Suggested readings on Libya Fiasco and Crises 2011

The following readings were suggested by HISTORIANS AGAINST WAR.–KAS

“A Debate on U.S. Military Intervention in Libya: Juan Cole vs. Vijay Prashad”
On Democracy Now, posted March 29
“The Unfolding Crisis in Libya”
By Gary Leupp,, posted March 28
The author teaches history at Tufts University
“The West’s ‘Double Standards’ in Middle East”
By Mark LeVine,, posted March 28
The author teaches history at the University of California, Irvine
“An Open Letter to the Left on Libya”
By Juan Cole, Informed Comment blog, posted March 27
The author teaches Middle East history at the University of Michigan

About eslkevin

I am a peace educator who has taken time to teach and work in countries such as the USA, Germany, Japan, Nicaragua, Mexico, the UAE, Kuwait, Oman over the past 4 decades.
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3 Responses to Suggested readings on Libya Fiasco and Crises 2011

  1. eslkevin says:

    Here are some other readings on this topic–also suggested by HAW (Historians Against War).-KAS

    “Libya Remembers, We Forget: These Bombs Are Not the First”
    By Mark Mazower, The Guardian, posted March 25

    “Social Science and the Libyan Adventure”
    By Stephen M. Walt, blog, posted March 24
    “Why Nothing Good Will Come of This Intervening in Libya”
    By Vijay Prashad,, posted March 23
    The author teaches history at Trinity College

  2. eslkevin says:

    This article has a lot more historical background than most.

    “Libya in the Balance”
    By Nicholas Pelham, Middle East Research and Information Project, posted March 15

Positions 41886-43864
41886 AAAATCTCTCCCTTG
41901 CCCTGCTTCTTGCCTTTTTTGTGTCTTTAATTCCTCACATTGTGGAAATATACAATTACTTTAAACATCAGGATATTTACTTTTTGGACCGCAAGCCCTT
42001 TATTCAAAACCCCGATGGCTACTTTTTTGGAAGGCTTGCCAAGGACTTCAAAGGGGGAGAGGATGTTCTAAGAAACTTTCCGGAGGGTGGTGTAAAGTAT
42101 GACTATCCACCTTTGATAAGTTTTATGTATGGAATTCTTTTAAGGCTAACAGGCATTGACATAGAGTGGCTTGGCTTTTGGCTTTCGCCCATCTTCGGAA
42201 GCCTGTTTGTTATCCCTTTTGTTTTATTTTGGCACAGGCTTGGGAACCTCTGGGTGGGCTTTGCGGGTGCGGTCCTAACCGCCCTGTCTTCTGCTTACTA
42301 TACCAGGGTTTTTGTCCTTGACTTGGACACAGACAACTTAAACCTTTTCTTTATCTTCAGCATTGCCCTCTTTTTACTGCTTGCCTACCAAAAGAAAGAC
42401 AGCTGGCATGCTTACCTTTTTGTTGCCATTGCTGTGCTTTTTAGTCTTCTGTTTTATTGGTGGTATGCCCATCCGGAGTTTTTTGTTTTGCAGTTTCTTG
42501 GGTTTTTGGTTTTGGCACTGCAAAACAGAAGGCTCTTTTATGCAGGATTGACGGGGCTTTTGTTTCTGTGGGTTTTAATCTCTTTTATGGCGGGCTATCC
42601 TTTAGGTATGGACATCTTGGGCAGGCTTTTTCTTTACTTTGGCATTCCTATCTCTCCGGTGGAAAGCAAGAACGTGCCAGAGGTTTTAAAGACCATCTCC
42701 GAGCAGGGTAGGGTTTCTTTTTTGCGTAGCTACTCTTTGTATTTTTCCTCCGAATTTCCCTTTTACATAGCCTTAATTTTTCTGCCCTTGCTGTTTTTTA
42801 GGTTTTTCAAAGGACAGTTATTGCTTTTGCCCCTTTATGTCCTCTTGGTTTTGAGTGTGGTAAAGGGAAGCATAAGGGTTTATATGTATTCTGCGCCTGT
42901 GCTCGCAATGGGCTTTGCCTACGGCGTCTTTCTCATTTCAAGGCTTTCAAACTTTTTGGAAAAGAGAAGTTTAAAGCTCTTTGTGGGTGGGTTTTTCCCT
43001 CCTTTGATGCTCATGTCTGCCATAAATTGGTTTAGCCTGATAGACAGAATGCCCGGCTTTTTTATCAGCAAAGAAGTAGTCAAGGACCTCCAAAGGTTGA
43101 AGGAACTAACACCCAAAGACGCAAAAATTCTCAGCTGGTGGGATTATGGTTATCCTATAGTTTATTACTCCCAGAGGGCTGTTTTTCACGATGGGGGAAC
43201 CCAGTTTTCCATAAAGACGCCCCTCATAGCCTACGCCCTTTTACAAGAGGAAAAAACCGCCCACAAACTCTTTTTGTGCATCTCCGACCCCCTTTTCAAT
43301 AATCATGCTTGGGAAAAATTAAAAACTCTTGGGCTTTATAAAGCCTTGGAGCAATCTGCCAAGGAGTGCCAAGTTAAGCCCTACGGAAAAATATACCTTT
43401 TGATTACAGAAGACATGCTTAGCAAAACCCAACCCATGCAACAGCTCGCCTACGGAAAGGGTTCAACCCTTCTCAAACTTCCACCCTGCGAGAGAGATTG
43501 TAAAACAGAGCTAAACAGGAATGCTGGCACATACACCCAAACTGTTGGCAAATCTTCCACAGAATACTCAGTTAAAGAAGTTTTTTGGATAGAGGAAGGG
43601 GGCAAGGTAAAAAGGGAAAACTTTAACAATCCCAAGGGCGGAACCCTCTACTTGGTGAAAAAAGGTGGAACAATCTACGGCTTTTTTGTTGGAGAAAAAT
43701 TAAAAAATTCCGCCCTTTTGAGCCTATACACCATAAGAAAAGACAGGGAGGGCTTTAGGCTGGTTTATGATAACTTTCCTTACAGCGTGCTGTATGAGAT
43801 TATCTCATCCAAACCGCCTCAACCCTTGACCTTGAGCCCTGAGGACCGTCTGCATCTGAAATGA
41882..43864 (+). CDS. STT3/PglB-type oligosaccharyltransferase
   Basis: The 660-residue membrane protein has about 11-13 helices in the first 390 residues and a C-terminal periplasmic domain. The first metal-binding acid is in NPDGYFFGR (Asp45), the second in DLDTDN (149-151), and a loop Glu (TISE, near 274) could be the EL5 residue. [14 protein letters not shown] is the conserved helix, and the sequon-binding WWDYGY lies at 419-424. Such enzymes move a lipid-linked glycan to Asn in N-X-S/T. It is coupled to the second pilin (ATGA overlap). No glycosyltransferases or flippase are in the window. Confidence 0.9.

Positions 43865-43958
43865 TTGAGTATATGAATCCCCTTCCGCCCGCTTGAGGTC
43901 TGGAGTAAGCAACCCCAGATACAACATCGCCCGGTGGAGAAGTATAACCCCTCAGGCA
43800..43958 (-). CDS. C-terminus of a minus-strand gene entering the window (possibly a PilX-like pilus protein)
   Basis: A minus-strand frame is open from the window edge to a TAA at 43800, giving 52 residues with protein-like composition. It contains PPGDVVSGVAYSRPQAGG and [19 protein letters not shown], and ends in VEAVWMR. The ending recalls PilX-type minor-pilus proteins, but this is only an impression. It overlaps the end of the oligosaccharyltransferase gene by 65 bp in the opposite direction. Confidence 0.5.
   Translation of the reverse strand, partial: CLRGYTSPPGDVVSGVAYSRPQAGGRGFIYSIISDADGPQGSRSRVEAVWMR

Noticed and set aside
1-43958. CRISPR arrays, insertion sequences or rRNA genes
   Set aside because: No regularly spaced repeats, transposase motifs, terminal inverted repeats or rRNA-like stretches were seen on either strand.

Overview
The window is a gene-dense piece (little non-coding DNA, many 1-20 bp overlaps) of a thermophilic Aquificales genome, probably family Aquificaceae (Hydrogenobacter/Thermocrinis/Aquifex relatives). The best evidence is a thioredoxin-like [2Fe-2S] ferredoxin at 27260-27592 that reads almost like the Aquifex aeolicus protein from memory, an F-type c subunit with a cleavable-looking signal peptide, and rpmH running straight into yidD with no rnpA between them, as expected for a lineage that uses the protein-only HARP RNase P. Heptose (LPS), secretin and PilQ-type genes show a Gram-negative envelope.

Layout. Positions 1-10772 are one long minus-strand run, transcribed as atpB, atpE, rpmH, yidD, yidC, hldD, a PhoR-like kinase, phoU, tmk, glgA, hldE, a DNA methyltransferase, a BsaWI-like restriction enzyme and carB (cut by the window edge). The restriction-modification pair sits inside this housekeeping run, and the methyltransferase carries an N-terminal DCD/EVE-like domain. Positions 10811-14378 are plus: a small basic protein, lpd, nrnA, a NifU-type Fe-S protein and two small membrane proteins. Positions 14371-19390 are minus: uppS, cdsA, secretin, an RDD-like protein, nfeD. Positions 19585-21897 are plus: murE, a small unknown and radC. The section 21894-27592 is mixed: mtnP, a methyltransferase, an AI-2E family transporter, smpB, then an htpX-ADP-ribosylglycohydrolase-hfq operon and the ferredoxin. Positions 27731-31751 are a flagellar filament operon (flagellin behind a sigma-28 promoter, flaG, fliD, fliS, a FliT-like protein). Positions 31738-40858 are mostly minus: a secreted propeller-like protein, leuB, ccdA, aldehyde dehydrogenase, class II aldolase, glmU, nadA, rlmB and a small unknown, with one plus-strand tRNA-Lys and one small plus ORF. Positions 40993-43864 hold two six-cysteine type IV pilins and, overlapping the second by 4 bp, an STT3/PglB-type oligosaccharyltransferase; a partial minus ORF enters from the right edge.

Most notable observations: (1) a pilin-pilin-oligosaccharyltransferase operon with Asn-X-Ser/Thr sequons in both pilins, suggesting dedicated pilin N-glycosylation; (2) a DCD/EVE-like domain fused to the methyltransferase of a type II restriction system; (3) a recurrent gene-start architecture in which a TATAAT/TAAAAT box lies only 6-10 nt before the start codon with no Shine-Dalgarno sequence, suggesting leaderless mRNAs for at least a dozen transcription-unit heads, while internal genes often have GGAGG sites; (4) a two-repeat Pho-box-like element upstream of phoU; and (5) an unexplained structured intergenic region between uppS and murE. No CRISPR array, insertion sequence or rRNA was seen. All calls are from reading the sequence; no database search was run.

3. eslkevin says:


    Obama on Libya: This Ain’t Iraq

    There’s been much gnawing within the commentariat concerning the Obama Doctrine. That is, if there is one. In his speech on Libya Monday night, the president rendered a rather clear explication: The United States will do what it can, when it can, where it can—to serve humanitarian and security interests—after carefully weighing the costs and benefits of the particular action under consideration, after consulting with allies and regional partners in order to form an effective coalition, and after assessing the needs and desires of the folks on the ground. These guidelines are not too difficult to fathom. Obama was detailing a doctrine of limited and realistic intervention, with several sliding scales. Bottom line: no more Iraq invasions.

    Throughout his speech at the National Defense University, Obama implicitly and explicitly compared the Libyan military action to the Iraq war, noting that the latter was neither justifiable or cost-effective. In many ways, his doctrine is an anti-doctrine, counterposed to what his predecessor did. Repeatedly, Obama made this point. Here are the notable instances of when he insisted he was not proceeding in a Bushian manner: [READ MORE]

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